2. Self-care goes a long way: Take a bubble bath, do some facemasks, paint your nails. Make sure you’re eating regularly and you’re eating well. It’s okay to indulge in the snack drawer but don’t make it your lunch. Also please keep in mind that coffee is not a meal replacement! Since we can’t go to the gym, try to get creative with your exercise routine. Whether you do sprints on your street, yoga indoors, stretches before bed or make it a goal to squat the fridge, try to get your heart rate up and your body moving at least once throughout the day!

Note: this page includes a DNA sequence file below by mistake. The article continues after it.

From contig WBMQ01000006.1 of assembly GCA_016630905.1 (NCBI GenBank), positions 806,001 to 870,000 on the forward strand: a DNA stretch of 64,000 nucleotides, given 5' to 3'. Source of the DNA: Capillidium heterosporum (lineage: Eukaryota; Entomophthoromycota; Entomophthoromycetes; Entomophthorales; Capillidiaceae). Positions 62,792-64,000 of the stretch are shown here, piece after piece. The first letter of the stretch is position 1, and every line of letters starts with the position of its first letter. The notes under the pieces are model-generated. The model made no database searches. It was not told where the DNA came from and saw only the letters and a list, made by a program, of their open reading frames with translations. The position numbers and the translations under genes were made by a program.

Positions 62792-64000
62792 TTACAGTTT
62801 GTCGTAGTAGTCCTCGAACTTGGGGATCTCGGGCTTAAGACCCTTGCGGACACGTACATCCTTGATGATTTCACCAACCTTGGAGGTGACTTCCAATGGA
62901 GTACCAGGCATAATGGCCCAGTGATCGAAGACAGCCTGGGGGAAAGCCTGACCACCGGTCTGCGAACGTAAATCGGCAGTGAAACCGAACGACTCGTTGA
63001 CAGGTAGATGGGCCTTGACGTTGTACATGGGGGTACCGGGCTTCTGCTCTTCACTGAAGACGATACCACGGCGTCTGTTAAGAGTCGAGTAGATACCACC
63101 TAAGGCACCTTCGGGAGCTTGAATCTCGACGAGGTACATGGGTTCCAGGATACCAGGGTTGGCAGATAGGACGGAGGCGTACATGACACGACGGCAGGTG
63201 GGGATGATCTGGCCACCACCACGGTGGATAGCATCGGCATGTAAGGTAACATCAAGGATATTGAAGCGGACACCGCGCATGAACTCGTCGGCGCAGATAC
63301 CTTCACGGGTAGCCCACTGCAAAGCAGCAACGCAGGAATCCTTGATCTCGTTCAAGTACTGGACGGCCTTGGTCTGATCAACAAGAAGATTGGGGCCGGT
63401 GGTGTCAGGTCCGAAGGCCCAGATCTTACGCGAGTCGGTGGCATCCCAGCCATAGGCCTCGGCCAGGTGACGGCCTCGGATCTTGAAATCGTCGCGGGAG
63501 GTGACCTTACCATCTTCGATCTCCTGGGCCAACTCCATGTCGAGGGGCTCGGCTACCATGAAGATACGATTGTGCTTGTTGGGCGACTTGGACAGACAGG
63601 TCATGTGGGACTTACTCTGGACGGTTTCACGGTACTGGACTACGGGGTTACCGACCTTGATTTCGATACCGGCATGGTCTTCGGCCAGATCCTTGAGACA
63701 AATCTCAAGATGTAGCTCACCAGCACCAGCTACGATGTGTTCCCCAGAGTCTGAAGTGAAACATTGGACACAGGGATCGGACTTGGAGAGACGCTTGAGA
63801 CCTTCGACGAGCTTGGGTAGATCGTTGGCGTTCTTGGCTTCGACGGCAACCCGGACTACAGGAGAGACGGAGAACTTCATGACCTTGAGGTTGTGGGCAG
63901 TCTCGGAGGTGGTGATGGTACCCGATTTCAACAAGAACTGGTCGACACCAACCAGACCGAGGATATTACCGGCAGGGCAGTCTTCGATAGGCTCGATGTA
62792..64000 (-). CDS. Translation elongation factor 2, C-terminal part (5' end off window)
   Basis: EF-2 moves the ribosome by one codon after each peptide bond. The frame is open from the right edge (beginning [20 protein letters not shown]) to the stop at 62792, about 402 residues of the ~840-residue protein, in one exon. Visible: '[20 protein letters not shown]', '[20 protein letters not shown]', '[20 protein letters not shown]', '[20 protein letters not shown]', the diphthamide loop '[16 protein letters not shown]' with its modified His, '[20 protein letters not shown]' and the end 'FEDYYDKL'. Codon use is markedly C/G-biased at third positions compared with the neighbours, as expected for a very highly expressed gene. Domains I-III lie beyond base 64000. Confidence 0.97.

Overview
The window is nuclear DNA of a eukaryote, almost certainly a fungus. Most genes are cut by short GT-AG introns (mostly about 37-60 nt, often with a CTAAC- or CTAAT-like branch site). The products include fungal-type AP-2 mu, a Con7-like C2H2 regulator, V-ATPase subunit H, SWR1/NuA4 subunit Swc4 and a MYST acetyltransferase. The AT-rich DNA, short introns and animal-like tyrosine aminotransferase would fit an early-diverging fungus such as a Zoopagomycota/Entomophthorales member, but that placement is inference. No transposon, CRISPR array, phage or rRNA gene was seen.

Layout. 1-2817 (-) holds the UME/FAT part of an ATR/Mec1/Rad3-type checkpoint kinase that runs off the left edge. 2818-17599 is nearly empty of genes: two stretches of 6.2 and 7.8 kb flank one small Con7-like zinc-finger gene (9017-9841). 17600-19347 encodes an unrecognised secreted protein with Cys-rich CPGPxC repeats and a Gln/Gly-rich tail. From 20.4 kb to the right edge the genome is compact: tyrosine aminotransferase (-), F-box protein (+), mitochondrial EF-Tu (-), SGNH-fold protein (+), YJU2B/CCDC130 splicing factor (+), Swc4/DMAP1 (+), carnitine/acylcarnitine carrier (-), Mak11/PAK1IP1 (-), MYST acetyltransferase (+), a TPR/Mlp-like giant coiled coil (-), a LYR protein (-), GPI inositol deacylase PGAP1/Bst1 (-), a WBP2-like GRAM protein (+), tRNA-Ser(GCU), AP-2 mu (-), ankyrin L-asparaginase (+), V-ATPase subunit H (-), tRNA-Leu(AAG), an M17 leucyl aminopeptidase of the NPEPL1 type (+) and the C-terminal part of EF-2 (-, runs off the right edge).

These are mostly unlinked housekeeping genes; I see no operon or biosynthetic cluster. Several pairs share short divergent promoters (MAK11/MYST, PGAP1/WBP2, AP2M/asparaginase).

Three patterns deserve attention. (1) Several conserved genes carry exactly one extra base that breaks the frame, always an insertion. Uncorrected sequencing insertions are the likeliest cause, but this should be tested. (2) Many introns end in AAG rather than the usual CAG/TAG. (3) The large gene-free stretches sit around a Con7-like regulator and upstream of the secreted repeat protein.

3. Self-soothe: A lot of us that already suffer from anxiety and depression have little tricks we partake in to calm ourselves down or remain calm through stressful situations. Some people like repetition, such as a movement, exercise or an app/game. Some people prefer to read or write (this is what I do to stay present and mindful). I also like to make detailed lists like the places I want to travel, the next books I want to read or the next blog posts I want to write. Whatever you do, definitely don’t watch the news.